Are you interested in making a home upgrade or consolidating debt? A cash-out refinance may be a good option to fund your financial goals while making your equity work for you.
What is a cash-out refinance?
A cash-out refinance is a loan on a property you already own that helps you use some of the equity you’ve built up in your home when you need it most.
When you take out a mortgage on a property and begin to make payments, the amount owed on the loan goes down while your equity in the property increases. This means you own a little bit more of your home with every mortgage payment you make.
With a cash-out refinance, you replace your existing mortgage with a new one that has a higher amount owed and pocket most of the difference.
Let’s say your home is worth $240,000, and the balance remaining on your mortgage is $115,000. That means you have $125,000 of equity in your home. With a cash-out refinance, you could refinance the $115,000 balance into a new $190,000 loan and receive $75,000 minus closing costs after the transaction is complete.
- A cash-out refinance may be a good option to consider when:
- Your home’s value increases significantly and interest rates are low
- You want to renovate or upgrade your property
- You’re interested in expanding your investment portfolio
- You want to consolidate debt or cover an unexpected financial burden
Pros and cons of a cash-out refinance
A cash-out refinance can be a great tool to help you meet your goals, but there are a few potential drawbacks to consider as well.
- Generally, you have access to a larger number of different loan programs (i.e. fixed and variable rate options) compared with other home equity loan programs.
- You have just one mortgage payment to make versus two payments
- They offer stable, fixed interest rate options in addition to adjustable-rate options
- There are no limitations or restrictions on how the cash can be used after closing
- You may be eligible for possible tax deductions if the money funds significant home improvements (Consult your tax advisor to be sure.)
- They may require more documentation and take longer than getting a Home Equity Line of Credit (HELOC)
- You have to pay closing costs that eat into the equity you have available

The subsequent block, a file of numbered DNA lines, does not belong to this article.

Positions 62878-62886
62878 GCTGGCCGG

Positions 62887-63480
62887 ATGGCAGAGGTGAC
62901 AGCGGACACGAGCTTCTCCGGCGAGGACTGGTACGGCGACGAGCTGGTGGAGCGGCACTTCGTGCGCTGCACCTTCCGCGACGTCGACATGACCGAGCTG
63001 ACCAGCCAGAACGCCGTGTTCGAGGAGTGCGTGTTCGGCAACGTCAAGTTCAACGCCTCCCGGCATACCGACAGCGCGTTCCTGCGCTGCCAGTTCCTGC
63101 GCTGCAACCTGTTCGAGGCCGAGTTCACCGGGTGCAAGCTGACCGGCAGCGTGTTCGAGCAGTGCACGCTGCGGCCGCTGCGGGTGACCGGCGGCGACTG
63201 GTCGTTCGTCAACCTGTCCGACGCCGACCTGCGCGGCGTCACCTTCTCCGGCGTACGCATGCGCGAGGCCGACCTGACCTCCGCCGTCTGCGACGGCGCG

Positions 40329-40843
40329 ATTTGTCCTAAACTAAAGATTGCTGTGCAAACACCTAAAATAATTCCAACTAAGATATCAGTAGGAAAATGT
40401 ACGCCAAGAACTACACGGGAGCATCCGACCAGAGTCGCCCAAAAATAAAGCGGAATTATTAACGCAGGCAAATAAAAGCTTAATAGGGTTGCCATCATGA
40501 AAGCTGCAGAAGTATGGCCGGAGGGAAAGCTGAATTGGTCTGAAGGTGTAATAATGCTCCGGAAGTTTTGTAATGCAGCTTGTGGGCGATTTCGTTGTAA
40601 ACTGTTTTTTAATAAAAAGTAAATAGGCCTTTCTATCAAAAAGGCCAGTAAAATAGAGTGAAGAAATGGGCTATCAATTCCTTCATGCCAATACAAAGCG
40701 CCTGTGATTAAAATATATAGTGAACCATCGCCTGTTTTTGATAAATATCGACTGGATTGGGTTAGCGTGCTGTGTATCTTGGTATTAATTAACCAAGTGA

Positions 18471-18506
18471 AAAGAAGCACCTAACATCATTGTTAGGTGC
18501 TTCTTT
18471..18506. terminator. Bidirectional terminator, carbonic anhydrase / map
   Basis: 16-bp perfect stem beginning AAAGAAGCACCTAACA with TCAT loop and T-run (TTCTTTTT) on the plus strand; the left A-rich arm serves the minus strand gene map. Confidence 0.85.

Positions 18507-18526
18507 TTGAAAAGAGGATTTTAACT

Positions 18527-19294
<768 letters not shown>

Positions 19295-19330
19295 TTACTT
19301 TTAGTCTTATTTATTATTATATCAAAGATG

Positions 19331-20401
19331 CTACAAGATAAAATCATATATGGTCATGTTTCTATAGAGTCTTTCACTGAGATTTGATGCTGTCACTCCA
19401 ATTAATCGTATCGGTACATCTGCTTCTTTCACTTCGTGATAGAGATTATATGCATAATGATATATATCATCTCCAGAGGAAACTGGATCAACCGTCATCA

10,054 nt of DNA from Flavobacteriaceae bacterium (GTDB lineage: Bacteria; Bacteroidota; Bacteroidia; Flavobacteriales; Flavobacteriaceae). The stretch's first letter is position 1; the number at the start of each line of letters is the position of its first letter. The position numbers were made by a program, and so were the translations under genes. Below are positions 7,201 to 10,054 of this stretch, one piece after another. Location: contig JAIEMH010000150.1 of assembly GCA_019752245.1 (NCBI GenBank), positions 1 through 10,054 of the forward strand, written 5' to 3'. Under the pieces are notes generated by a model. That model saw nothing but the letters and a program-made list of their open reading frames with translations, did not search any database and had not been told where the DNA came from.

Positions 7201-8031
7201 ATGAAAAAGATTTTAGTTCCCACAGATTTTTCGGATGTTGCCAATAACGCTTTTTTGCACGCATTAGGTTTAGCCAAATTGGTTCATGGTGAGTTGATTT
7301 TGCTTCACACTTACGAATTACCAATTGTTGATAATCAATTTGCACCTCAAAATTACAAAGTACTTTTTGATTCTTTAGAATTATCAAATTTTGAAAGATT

- You may have an added cost in the form of private mortgage insurance (PMI) if your new mortgage balance is more than 80% of your home’s value
When to avoid a cash-out refinance
While there aren’t any limitations on how you can use the money you get out of a cash-out refinance, there are situations where it may not be the most cost-effective way to meet your financial goals.
Taking out cash to purchase a vehicle, fund the trip of a lifetime, or pay for any short-term project doesn’t make sense in the long term.
For example, using a cash-out refinance to buy a new car eliminates the need for a car loan. But it stretches the money you borrowed to pay for it over the life of your new mortgage, which could be up to 30 years. So you could end up paying more in interest than you would have if you financed it and paid it off in five years with a traditional car loan.
One final word of caution about a cash-out refinance: avoid using it to enable reckless financial habits, like excessive consumer debt or risky investments. It takes years to build up equity in your home, and once the cash is gone, it’s gone.
Paying Interest & Closing Costs
Entering a cash-out refinance mortgage is similar to applying for a mortgage on a property you wish to buy. Interest rates and closing costs are part of the package, even though you receive cash once the paperwork is finalized.
Your new mortgage may have a higher interest rate than your original home loan, and you may pay more per payment each month and in mortgage interest over time. You also will have to pay closing costs to cover the loan origination and other fees associated with the transaction, which could be thousands of dollars.
Other Options to Consider
While a cash-out refinance is a relatively low-cost way to borrow money, there are other options available to take advantage of the equity in your home.
Home Equity Loans
You can take out a home equity loan, a lump sum of money you can borrow using your home as collateral independent from your existing home loan. A home equity loan allows you to borrow funds without sacrificing the progress you’ve made on your mortgage. They typically have higher interest rates, but it’s on a smaller sum of money.
And, remember, the lender can foreclose on your home if you don’t keep up with the payments.
Home Equity Line of Credit
A final option for leveraging the equity in your home is opening a home equity line of credit (HELOC). A HELOC is a revolving line of credit extended from your lender with a low-interest rate. It acts similar to a credit card in that you can borrow from it and the balance replenishes as you pay it back. Be sure to ask your lender about loan minimums and other restrictions before you apply.
Congratulations! You’ve graduated from cash-out refinance 101. Whether you’ve decided that a cash-out refinance is right for you or you want to explore more options, our mortgage loan officers are ready to help.
Are you interested in using your home equity?
Contact us to learn more about using your equity to fund your next big project.